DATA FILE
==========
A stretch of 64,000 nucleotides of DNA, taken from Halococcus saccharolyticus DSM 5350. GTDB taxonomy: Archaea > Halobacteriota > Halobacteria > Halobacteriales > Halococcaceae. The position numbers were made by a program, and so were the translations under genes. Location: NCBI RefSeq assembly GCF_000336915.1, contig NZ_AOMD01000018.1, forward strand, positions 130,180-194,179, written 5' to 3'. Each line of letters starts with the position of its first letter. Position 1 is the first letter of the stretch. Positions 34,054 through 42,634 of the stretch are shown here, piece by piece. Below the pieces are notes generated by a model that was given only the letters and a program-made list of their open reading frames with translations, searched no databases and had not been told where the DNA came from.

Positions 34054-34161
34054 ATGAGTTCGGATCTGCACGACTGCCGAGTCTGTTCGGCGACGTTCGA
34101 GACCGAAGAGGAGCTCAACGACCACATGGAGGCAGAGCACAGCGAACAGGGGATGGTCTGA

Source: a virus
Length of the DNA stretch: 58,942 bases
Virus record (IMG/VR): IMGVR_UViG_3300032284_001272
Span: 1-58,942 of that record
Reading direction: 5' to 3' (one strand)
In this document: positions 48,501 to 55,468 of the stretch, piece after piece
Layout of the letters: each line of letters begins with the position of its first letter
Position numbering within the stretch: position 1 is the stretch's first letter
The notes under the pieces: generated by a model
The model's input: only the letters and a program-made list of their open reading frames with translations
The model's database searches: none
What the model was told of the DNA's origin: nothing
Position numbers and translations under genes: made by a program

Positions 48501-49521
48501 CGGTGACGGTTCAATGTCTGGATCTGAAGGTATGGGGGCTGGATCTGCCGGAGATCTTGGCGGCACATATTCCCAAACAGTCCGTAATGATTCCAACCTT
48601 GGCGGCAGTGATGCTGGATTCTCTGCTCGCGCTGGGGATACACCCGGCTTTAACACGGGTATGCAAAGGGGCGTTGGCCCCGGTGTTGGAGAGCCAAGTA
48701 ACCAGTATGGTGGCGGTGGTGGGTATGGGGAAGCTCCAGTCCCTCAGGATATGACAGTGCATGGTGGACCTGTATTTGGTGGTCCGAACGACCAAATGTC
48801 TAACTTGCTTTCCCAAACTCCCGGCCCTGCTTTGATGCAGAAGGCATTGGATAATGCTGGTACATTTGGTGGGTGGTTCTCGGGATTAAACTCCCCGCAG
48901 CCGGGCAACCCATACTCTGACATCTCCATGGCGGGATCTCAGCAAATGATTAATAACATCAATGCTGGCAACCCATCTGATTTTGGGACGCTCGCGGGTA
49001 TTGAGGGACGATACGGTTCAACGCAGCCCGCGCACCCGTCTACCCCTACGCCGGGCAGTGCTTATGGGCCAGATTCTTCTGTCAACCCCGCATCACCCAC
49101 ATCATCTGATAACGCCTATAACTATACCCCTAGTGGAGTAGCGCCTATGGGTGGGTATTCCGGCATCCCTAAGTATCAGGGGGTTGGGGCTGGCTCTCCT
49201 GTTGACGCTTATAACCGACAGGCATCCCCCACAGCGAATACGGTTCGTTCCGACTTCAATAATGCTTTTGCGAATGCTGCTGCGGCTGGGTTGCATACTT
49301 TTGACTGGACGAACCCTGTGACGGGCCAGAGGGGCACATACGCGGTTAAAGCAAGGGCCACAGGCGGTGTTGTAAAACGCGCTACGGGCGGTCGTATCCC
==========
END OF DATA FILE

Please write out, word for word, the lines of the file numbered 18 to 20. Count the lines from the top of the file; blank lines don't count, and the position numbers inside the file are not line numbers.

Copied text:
Positions 48501-49521
48501 CGGTGACGGTTCAATGTCTGGATCTGAAGGTATGGGGGCTGGATCTGCCGGAGATCTTGGCGGCACATATTCCCAAACAGTCCGTAATGATTCCAACCTT
48601 GGCGGCAGTGATGCTGGATTCTCTGCTCGCGCTGGGGATACACCCGGCTTTAACACGGGTATGCAAAGGGGCGTTGGCCCCGGTGTTGGAGAGCCAAGTA